Premise No. 3: Business is a mechanism for social change—for good and ill. If you build a great enterprise, it will have an impact—on its people, on its customers, on the communities it touches. The question is: will that impact be positive? How will the world be better off, beyond wealth creation?
You know the old fable about the goose who laid the golden egg, his owner thinking the product beautiful took them to market day after day and became wealthy. He was thinking that he could fast-forward his enterprise, he cut the goose open hoping to find a bounty of gold where he could build an empire. Sadly he discovered no golden eggs, yet he killed his economic engine in the process. The bird and the eggs were no more! The little proverb is indeed powerful because it teaches us some true principles.
I love profitable enterprise because as such they change people, communities and nations; look at America during the nineteenth and twentieth century, and look at China today. Seldom could anyone argue how much free capital economies have radically changed these nations. So what about the social aspects of free enterprise? Many have awakened to the reinvestment of profit back into our culture. Look at the Tom’s Shoes business model; for every pair of shoes the company sells, it distributes a pair to a child around the world who has a dire need. Such ethos in action is beginning to be modeled by thousands of burgeoning businesses; call it ethical capitalism, social entrepreneurism but it is waving across the globe.
Some small business people are conflicted by such action; they are trying to be profitable; after all it takes years for a business to be on a solid foundation. Others believe that to labor and be destitute is the only way to be spiritual, and that being poor is noble. Their thought is that you can only help others when you are destitute; this is a fallacious philosophy. To adopt such a model is functionally equivalent to killing the goose! When your business is profitable and flourishing, you are in the strongest position to help those in need. It is healthy and balanced to remember your whole context. Remember the services and goods you are providing; if you are bringing value, jobs, high quality service, then you are bringing ethical good to your community. When you create jobs, economy, tax revenue, then these should be viewed as bringing quality investment and ethical responsibility to the world. When you create strong profits, you create the stable platform that you need to help others around the world.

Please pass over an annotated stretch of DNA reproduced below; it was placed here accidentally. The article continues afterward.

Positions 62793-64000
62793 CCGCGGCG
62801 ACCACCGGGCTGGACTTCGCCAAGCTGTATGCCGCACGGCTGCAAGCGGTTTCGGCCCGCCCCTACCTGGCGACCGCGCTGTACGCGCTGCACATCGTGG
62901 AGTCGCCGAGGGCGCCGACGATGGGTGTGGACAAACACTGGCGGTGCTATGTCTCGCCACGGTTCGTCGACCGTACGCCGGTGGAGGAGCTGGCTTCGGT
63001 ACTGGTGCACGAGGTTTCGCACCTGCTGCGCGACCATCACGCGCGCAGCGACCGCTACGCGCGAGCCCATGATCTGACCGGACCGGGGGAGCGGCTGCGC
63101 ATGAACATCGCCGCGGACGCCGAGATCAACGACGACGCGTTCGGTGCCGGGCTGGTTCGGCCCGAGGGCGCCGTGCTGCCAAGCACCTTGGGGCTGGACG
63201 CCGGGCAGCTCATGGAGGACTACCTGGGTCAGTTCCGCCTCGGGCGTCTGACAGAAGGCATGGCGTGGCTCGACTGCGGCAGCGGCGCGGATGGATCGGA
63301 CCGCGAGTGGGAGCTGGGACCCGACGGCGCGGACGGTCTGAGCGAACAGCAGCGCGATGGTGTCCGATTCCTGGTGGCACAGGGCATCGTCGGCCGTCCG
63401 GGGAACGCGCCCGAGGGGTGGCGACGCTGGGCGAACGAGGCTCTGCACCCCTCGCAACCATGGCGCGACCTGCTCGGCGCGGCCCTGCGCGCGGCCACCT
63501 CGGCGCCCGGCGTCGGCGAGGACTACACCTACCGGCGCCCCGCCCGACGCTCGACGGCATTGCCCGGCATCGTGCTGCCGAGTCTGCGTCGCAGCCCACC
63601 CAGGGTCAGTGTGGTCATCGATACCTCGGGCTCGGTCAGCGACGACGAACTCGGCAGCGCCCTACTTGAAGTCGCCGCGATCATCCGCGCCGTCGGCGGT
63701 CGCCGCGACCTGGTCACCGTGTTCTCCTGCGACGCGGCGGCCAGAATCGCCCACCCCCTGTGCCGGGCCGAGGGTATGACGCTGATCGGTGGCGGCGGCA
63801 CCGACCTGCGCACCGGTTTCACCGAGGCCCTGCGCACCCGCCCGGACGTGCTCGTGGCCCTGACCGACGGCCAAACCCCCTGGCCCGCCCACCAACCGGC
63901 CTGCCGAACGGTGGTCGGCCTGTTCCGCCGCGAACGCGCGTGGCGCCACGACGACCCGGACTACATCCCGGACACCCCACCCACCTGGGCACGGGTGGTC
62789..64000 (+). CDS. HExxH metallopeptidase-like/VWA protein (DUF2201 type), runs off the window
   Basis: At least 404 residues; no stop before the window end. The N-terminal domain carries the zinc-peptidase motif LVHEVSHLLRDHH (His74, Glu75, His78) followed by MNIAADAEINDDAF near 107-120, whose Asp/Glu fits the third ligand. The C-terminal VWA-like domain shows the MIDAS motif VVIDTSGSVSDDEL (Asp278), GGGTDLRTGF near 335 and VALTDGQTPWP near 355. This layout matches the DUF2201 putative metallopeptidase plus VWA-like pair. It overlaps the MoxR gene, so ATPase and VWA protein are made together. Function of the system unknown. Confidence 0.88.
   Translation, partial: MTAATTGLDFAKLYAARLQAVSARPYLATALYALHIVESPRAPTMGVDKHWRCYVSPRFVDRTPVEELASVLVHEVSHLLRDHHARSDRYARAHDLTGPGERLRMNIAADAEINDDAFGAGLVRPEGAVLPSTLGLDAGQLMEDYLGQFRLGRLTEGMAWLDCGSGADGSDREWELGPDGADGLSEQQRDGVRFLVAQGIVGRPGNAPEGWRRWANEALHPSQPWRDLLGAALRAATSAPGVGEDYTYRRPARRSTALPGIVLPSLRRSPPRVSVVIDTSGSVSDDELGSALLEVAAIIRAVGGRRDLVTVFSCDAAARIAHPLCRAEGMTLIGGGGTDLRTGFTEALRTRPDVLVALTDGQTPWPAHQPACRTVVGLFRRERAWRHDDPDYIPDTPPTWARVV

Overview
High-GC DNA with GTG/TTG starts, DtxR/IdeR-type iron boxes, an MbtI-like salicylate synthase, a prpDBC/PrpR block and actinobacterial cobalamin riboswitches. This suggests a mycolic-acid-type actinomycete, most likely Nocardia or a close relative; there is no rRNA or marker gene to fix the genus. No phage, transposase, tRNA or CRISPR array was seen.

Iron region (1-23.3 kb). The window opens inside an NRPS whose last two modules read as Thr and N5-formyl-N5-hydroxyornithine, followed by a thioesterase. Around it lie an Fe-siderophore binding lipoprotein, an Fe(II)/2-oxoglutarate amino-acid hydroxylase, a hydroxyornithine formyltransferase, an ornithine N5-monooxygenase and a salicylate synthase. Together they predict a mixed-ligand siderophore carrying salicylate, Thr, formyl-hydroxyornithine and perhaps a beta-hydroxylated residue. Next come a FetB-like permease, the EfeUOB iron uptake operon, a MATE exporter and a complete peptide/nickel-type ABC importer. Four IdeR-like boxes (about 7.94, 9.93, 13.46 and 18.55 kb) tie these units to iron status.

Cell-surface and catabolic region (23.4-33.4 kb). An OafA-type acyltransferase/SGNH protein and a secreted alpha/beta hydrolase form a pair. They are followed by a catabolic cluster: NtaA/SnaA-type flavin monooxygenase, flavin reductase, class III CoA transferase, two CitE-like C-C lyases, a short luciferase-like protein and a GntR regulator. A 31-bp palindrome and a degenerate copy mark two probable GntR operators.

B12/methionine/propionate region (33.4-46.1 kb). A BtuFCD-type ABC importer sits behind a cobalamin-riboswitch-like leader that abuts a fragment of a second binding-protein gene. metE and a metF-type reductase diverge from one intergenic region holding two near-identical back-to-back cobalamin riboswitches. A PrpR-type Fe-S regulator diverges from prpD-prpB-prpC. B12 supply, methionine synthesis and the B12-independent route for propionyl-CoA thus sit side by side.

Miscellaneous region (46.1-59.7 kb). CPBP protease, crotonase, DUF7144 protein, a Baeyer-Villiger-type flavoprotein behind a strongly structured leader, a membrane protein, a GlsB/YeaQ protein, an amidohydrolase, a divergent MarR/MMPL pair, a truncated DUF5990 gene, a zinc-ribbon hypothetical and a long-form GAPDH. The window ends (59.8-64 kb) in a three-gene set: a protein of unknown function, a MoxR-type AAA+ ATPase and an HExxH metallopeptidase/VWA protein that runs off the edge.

How is your philosophy about such matters? Do you need to change your thinking about all of the value in making a profit? Do you struggle with guilt over making a profit? If you do then you have the wrong view of money. Do you want to give everything away? If so, remember, don’t kill the goose. What is your view about the value to investing around the world to advance spiritual or social good?